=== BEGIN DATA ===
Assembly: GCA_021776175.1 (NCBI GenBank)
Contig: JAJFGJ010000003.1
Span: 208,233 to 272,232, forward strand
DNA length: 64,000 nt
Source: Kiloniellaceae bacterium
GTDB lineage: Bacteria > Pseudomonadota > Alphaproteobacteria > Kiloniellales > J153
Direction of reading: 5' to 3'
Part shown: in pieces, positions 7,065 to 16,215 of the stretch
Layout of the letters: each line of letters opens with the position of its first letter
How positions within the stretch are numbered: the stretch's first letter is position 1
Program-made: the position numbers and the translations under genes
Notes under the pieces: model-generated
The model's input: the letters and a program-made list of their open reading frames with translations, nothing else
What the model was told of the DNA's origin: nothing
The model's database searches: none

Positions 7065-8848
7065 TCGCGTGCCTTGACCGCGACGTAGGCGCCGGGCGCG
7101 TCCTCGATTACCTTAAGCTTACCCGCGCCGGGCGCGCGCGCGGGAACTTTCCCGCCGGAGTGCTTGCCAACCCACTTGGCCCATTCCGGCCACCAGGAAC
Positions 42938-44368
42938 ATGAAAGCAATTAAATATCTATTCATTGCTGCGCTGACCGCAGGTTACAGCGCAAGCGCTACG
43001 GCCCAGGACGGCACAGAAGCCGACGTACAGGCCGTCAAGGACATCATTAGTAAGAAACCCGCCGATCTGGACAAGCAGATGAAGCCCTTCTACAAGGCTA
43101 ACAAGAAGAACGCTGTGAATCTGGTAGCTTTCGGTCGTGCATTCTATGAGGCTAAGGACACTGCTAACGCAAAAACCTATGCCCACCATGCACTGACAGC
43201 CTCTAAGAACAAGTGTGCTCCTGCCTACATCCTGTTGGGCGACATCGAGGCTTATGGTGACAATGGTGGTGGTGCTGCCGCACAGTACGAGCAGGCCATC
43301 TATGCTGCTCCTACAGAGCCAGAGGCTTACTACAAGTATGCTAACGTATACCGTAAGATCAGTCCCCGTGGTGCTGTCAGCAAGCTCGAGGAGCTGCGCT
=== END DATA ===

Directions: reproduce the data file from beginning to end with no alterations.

Assembly: GCA_021776175.1 (NCBI GenBank)
Contig: JAJFGJ010000003.1
Span: 208,233 to 272,232, forward strand
DNA length: 64,000 nt
Source: Kiloniellaceae bacterium
GTDB lineage: Bacteria > Pseudomonadota > Alphaproteobacteria > Kiloniellales > J153
Direction of reading: 5' to 3'
Part shown: in pieces, positions 7,065 to 16,215 of the stretch
Layout of the letters: each line of letters opens with the position of its first letter
How positions within the stretch are numbered: the stretch's first letter is position 1
Program-made: the position numbers and the translations under genes
Notes under the pieces: model-generated
The model's input: the letters and a program-made list of their open reading frames with translations, nothing else
What the model was told of the DNA's origin: nothing
The model's database searches: none

Positions 7065-8848
7065 TCGCGTGCCTTGACCGCGACGTAGGCGCCGGGCGCG
7101 TCCTCGATTACCTTAAGCTTACCCGCGCCGGGCGCGCGCGCGGGAACTTTCCCGCCGGAGTGCTTGCCAACCCACTTGGCCCATTCCGGCCACCAGGAAC
Positions 42938-44368
42938 ATGAAAGCAATTAAATATCTATTCATTGCTGCGCTGACCGCAGGTTACAGCGCAAGCGCTACG
43001 GCCCAGGACGGCACAGAAGCCGACGTACAGGCCGTCAAGGACATCATTAGTAAGAAACCCGCCGATCTGGACAAGCAGATGAAGCCCTTCTACAAGGCTA
43101 ACAAGAAGAACGCTGTGAATCTGGTAGCTTTCGGTCGTGCATTCTATGAGGCTAAGGACACTGCTAACGCAAAAACCTATGCCCACCATGCACTGACAGC
43201 CTCTAAGAACAAGTGTGCTCCTGCCTACATCCTGTTGGGCGACATCGAGGCTTATGGTGACAATGGTGGTGGTGCTGCCGCACAGTACGAGCAGGCCATC
43301 TATGCTGCTCCTACAGAGCCAGAGGCTTACTACAAGTATGCTAACGTATACCGTAAGATCAGTCCCCGTGGTGCTGTCAGCAAGCTCGAGGAGCTGCGCT